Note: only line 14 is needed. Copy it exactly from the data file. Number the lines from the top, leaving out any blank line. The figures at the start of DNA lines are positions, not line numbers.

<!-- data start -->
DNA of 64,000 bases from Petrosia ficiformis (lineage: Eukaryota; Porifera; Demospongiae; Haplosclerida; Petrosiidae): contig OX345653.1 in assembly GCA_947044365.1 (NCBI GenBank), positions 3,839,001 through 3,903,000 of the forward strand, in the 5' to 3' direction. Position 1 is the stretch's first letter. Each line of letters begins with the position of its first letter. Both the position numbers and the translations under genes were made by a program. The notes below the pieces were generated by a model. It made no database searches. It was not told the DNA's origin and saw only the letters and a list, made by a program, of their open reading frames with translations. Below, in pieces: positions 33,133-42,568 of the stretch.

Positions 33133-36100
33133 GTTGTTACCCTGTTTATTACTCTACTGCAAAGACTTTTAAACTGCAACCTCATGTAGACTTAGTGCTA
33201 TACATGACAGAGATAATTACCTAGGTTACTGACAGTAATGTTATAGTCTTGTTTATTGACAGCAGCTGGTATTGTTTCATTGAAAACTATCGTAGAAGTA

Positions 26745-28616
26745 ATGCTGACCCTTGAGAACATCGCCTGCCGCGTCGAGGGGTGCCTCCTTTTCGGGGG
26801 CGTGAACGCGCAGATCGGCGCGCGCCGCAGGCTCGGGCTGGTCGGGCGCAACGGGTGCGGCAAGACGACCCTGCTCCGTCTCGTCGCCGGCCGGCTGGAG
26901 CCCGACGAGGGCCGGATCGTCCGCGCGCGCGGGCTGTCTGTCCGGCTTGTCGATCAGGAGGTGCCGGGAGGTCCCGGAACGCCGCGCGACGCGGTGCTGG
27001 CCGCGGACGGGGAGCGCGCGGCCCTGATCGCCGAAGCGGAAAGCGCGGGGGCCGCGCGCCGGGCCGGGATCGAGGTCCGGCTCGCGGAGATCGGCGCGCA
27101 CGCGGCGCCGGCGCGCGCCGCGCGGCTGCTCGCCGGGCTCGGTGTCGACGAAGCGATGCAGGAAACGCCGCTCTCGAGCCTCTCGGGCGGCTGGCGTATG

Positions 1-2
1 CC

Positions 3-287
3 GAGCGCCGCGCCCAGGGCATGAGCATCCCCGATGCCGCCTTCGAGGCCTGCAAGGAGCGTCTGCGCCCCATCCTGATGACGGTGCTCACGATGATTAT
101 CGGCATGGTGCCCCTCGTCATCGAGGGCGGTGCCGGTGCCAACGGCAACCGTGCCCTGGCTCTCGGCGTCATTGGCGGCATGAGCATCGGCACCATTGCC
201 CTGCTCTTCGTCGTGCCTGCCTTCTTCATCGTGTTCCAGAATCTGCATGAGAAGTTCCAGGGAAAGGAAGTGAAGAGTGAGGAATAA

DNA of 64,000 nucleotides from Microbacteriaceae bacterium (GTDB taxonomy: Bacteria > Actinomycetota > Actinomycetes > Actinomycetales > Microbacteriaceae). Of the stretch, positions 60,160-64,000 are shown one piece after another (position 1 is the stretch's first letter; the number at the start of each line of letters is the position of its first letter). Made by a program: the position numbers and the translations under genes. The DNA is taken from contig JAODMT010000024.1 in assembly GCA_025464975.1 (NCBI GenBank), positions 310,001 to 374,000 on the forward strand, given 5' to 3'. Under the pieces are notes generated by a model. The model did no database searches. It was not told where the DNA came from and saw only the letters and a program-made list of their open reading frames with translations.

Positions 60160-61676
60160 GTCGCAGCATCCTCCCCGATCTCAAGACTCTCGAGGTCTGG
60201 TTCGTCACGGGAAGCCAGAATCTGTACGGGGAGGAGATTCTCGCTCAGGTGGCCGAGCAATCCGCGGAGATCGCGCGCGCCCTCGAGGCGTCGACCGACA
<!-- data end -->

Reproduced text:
3 GAGCGCCGCGCCCAGGGCATGAGCATCCCCGATGCCGCCTTCGAGGCCTGCAAGGAGCGTCTGCGCCCCATCCTGATGACGGTGCTCACGATGATTAT